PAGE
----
Archive for November, 2010


I just developed some IT Security Policies for my small company. These will of course vary greatly depending upon your needs, applications, structure, and operations. I am posting a copy of the document up here in case someone wants to download it as a template, and go through sentence by sentence to fit it to their own company. Use these policies as you will, word for word if you want.

It Policies

It Policies

I take no credit for the Templates I used to create my policies, and I did in some instances copy word for word from the template. I will take credit for any changes that you see. the original templates can be found on SANS website at http://www.sans.org/security-resources/policies/

Very good site, very good templates. Thanks guys!

Here it is-

Generic IT Security Policy Whole

Logging in today, I noticed something in the Application Log of my SBS 2008. There were three event id’s of 2803 and one of 17137 listed every 5 minutes or so. The viewer could not give me details… figures. There are the three:

Application Log Errors

Application Log Errors

The description for Event ID 17137 from source MSSQL$MICROSOFT##SSEE cannot be found. Either the component that raises this event is not installed on your local computer or the installation is corrupted. You can install or repair the component on the local computer.

If the event originated on another computer, the display information had to be saved with the event.

The following information was included with the event:

Then the same message with this attached:

1

Bound Trees

So after some digging I found information stating that this is caused by SQL closing the database connection when it is not in use, and then reopening it when it is being used. This is not good, if it is happening every 5 minutes.

So, let’s resolve this error.

First, connect to SQL using Management Studio Express. Connect to the MSSQL instance using the name \\.\pipe\MSSQL$MICROSOFT##SSEE\sql\query and Windows Authentication.

Expand Databases.

Right click the database in question, in this case Sharepoint_Admin_Content####, and select properties.

Database Properties

Database Properties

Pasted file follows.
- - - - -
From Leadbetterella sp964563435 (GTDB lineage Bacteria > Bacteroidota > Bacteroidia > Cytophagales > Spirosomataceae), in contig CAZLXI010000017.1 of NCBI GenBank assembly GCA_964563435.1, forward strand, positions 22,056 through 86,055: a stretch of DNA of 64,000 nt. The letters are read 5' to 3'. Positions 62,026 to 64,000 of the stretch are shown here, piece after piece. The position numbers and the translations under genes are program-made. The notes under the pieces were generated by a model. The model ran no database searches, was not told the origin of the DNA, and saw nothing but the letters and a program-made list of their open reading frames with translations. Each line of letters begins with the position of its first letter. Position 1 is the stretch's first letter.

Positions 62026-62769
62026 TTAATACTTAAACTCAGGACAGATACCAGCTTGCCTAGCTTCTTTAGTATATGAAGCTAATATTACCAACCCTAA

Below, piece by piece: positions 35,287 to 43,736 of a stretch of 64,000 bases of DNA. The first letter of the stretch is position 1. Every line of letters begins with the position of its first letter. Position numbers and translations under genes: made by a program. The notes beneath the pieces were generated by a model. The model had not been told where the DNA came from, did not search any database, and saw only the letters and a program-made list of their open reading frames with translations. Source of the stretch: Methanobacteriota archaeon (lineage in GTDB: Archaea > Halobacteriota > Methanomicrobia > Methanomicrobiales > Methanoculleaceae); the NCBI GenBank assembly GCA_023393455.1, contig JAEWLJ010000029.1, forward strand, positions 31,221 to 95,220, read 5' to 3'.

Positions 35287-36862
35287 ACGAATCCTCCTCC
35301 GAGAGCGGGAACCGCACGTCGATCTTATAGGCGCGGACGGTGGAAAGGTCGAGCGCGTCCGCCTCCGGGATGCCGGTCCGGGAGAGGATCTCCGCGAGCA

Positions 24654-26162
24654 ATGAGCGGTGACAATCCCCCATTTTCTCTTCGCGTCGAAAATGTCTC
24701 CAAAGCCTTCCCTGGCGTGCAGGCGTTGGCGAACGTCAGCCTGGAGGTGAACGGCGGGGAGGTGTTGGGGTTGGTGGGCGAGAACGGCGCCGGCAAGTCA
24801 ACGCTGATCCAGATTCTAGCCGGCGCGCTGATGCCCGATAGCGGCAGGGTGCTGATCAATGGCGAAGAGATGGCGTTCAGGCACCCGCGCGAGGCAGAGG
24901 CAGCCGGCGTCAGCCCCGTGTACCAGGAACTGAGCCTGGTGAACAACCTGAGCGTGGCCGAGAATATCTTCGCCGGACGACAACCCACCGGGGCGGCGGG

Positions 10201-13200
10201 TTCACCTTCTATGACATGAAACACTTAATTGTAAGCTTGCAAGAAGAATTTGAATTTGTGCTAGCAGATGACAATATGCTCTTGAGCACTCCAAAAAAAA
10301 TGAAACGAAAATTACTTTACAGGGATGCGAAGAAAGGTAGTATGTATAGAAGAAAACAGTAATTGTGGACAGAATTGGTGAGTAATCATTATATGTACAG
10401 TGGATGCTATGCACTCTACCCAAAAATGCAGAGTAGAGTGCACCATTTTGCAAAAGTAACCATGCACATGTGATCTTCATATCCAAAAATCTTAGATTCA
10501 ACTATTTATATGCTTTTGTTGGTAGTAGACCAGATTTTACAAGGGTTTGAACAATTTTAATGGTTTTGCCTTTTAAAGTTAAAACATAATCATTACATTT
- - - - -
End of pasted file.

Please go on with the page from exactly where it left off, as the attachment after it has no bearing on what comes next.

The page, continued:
Click on the Options menu on the left. You will see a value displayed in the right windows named AUTO_CLOSE with a value of true. Change this value to false, and save and close SQL Management Studio.

AUTO_CLOSE

AUTO_CLOSE

You should see two more events appear in the event log, focusing on changing AUTO_CLOSE to FALSE. They should be event id 5084.

Event Log 5084

Event Log 5084

Thats it! You have fixed the error. Monitor both the database and the event logs for a few days to see how your system reacts. If you notice side effects, then you can always change the value back yto TRUE using a reverse of the same method.

You you run the MSBSA and you gt an error stating that some user account have non expiring password. the security analyzer notes that this is a security violations: all accounts should have expiring passwords. Some account are excluded from this rule- use your best judgement here. i have a service account for SQL that is used in a connection string for a private database we use. This database is strictly internal, so I have it set to keep the same password, thus negating changing the connection string.

Password Expire

Password Expire

I have blanked out the actual user names as they are server service account names.

Account Error

Account Error

 

If you have a similar situation, we can exclude accounts from this scan by editing NoExpireOk.txt, and adding the accounts. I know for a fact that the warning is on the server account. I am going to exclude this from future scans, as this setting is set up by SBS 2008 itself and does not warrant changing.

Navigate to NoExpireOk.txt- I had a hard time finding the file. It is located in the MSBSA installation directory. Mine is D:\Program Files\Microsoft Baseline Security Analyzer 2\NoExpireOk.txt

Open it with Notepad.

Add the user account listed in the warning to the file.

Close and save it.

Now I will only recommend using the MSBSA as a tool to help you find security holes- do not use this to change every feature of your network. Some settings it scans and normal errors. I have all of my domain workstations secured with a local Administrator account. this is a strong password, and I set it to non-expiring. I can’t be bothered with changing these local passwords, as well as all of my personal and service accounts, as well as helping users change theirs. there are errors with folder permissions for SQL- leave those alone, they are set by the system. The list goes on- do not take it to the bank, but use it as a guideline for major issues.

This post has no real meaning, but I thought I would post a screen shot of this tab. For the first time in over a year and a half, this screen is all green. All computers are updates, AV and AM is working, no one shut their computer down over the weekend. Nice.

I removed the computer names to protect the identity of my users.

Green SBS

Green SBS

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